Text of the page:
...and this link will take you to the book: SCENES OF THE CIVIL WAR IN HUNGARY...: . The link takes you to the version digitized in the University of California Libraries. There are multiple versions of this excellent tome available on the Internet Archive. You can download the book in various formats or can read it online using the reader in the Internet Archive. What else can I say? Check it out for yourself and enjoy! What follows are some observations and excerpts that I found of interest...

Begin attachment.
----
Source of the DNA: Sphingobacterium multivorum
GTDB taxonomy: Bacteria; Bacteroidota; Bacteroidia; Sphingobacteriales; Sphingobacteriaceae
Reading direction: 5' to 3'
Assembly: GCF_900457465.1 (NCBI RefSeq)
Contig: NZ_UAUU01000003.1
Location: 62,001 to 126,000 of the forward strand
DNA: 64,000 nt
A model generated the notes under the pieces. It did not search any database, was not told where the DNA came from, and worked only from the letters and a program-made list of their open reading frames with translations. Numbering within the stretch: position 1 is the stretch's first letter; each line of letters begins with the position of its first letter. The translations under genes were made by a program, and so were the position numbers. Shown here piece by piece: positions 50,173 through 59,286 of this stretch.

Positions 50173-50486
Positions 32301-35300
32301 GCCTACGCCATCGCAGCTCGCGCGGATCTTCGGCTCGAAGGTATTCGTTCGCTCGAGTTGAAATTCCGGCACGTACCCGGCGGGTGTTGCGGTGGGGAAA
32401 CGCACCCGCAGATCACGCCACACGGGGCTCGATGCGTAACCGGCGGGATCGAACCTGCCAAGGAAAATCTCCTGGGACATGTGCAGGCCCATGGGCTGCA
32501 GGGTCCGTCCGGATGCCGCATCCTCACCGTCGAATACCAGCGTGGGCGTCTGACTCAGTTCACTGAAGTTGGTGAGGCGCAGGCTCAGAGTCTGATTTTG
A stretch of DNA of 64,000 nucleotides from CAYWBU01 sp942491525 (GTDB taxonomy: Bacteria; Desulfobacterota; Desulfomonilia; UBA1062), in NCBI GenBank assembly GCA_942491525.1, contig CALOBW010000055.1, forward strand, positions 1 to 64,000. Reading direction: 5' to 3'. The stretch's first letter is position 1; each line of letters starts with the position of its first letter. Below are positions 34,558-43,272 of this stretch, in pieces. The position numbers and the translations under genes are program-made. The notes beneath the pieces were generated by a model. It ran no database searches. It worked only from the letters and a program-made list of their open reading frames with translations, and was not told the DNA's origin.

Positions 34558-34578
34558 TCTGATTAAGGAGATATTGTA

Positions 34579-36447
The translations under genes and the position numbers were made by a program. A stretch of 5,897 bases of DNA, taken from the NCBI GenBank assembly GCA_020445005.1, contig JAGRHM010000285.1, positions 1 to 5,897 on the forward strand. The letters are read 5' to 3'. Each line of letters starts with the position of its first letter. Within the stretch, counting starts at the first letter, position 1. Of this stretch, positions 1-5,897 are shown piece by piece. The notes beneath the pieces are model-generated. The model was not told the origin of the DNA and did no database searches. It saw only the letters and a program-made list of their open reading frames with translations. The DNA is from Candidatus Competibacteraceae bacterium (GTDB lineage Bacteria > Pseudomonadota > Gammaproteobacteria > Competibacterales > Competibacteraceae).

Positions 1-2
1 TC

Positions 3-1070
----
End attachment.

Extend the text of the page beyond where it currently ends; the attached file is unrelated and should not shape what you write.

...the conceit of the book is that it is a series of letters sent from an officer of hussars (a "German" hussar officer), newly returned from campaigning in Italy and going right into the Hungarian revolt. I have a hard time taking this seriously and instead feel that this conceit allows the author to deliver a series of observations and anecdotes in order to tell a story that captures the sense of things. For instance, the frequent coincidences, a few of the descriptions of individual combats/duels, and the tale of his friend St____ and the beautiful Helene hardly bear up (although they make cracking good stories--and this was an era of storytelling, after all). Having said as much, I do think the anecdotes and impressions ring true and capture important insights, and there are observations and accounts of operations and actions that also ring true. So there, I've had it both ways (it's my blog, after all). At first, I thought the book was not going to have much of interest...